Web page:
What future for Council Housing?

February 20, 2015

Council housing and the housing crisis

A book by Martin Wicks

Everybody knows there is a housing crisis. However, it is usually written about by academics or professionals who work in the housing sector. Tenant voices are rarely heard. What Future for Council Housing? is written by a Council tenant and reflects the work and ideas of Swindon Tenants Campaign Group which has successfully resisted the sell-off of our homes; managed to secure more money for their maintenance; and challenged the dominant policies responsible for the crisis.

What Future for Council Housing? is a contribution to the local and national debate on housing policy. It begins with a detailed account of the ‘Swindon Housing Vote’ in which tenants decisively rejected ‘transfer’ of their homes to a Housing Association with a 72% ‘No’ vote on a 65.6% turnout. It gives a blow by blow account of the dirty tricks of the Council and how the campaign challenged their propaganda. The experience is rich in ideas that can hopefully be used by other tenants facing a ballot. (Download a PDF here whatfuture  or read on below) Read the rest of this entry »


Osborne’s Mansion House speech: no market solution to the housing crisis

June 21, 2014

Download a PDF of this article here osbornemansionspeech2014

George Osborne’s recent Mansion House speech had a few rabbits in the hat supposedly designed to address “the challenges of the housing market”. Firstly, he has decided to give the Bank of England new powers over mortgages including the size of mortgage loans as a share of family income or the value of the house. He says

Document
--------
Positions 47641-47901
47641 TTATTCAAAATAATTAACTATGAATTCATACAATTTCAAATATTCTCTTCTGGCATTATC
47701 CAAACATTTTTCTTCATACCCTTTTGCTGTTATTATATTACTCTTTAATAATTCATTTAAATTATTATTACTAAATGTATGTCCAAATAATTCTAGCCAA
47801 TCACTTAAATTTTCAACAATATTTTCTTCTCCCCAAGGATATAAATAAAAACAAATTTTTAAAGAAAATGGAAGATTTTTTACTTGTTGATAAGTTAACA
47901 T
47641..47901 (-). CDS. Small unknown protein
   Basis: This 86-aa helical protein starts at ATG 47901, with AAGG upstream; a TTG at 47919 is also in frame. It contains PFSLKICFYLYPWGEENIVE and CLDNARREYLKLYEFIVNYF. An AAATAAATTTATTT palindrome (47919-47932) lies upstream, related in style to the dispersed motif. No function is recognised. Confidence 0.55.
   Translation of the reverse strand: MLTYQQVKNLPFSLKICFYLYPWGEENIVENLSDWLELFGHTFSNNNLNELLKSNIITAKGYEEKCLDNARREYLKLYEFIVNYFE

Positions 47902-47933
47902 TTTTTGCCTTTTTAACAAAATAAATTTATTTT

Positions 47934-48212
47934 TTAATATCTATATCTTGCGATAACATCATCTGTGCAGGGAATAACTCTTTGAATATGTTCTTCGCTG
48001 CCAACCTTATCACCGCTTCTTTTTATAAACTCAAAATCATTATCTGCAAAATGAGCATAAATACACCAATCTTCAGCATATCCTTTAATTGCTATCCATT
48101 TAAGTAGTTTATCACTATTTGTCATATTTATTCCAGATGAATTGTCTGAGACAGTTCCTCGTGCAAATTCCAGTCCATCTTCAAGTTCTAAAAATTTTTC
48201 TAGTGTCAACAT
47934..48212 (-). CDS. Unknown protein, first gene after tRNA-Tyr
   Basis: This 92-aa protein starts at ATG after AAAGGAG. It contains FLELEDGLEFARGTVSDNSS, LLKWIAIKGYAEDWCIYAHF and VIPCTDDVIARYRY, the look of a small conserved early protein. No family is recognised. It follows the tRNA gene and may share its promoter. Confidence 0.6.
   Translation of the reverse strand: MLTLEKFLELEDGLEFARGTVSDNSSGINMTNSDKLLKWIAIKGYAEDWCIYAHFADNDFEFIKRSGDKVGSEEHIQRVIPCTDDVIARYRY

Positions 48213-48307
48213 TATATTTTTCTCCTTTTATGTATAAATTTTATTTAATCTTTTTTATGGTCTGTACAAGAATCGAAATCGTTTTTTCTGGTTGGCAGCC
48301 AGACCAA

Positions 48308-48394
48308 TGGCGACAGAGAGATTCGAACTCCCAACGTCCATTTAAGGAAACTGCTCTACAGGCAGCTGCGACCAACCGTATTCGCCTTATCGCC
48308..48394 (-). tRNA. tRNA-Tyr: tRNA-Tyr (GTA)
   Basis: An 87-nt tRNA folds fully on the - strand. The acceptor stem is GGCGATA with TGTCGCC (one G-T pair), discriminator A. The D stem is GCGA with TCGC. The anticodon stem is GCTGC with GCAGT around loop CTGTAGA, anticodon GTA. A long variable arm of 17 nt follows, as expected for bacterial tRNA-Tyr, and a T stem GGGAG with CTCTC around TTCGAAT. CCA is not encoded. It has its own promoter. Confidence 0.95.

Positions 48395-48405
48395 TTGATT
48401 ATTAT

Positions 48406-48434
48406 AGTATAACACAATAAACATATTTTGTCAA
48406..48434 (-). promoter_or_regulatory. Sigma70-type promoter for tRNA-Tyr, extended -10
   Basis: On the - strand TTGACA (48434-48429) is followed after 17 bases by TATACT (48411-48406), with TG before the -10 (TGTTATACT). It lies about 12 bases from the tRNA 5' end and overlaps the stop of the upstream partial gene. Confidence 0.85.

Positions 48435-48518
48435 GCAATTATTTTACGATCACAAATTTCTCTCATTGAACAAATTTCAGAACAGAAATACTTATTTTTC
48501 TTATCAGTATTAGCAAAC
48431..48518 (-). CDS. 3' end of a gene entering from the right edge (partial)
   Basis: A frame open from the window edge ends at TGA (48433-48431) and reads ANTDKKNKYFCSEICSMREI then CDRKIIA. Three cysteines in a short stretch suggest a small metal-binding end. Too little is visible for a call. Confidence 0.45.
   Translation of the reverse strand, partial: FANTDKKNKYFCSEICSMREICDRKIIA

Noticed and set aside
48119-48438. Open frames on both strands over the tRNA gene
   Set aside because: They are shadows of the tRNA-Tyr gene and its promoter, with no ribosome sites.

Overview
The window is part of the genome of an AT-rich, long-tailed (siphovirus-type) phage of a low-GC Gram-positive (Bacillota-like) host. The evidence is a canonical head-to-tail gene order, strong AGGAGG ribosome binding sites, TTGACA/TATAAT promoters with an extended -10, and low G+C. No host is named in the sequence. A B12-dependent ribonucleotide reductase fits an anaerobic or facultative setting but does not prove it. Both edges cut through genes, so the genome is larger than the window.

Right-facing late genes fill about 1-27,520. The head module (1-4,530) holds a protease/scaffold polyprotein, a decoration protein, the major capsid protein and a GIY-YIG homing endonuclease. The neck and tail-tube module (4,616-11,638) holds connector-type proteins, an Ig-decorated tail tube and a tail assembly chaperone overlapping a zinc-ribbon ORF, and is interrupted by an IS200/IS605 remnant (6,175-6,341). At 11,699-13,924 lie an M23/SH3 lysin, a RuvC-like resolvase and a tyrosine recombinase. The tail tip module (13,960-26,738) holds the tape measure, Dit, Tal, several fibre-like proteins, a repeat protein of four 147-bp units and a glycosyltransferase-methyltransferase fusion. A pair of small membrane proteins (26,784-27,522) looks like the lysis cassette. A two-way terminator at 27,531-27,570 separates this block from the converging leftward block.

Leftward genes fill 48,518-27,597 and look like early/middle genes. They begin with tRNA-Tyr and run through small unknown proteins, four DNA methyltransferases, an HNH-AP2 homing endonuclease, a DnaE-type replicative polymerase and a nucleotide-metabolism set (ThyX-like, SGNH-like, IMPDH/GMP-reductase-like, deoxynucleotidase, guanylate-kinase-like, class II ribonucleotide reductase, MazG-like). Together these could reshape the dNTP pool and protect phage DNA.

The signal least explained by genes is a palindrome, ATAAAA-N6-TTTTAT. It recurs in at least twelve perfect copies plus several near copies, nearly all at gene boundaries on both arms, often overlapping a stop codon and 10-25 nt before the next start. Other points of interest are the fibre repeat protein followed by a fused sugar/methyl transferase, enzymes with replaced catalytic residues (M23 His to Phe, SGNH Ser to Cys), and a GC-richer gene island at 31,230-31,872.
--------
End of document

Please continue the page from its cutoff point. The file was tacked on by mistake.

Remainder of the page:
“In other words, if the Bank of England thinks some borrowers are being offered excessive amounts of debt, they can limit the proportion of high loan to income mortgages each bank can lend, or even ban all new lending above a specific loan to income ratio. And if they really think a dangerous house bubble is developing, they will be able to impose similar caps on loan to value ratios as they do in places like Hong Kong. It’s important that decisions to use these powerful tools are made independently of politics by the Bank of England.”

The idea that such decisions are not political is as illusory as the original decision of Gordon Brown to give the Bank the power to set interest rates. The advantage for Osborne is, of course, that any mistakes can be identified as those of the Bank rather than his.

How these powers are applied will be worked out by the Bank and the Treasury though Osborne said that legislation would be introduced before the end of this Parliament. In any case the impact of this policy will not have worked its way through by the time of the General Election. Read the rest of this entry »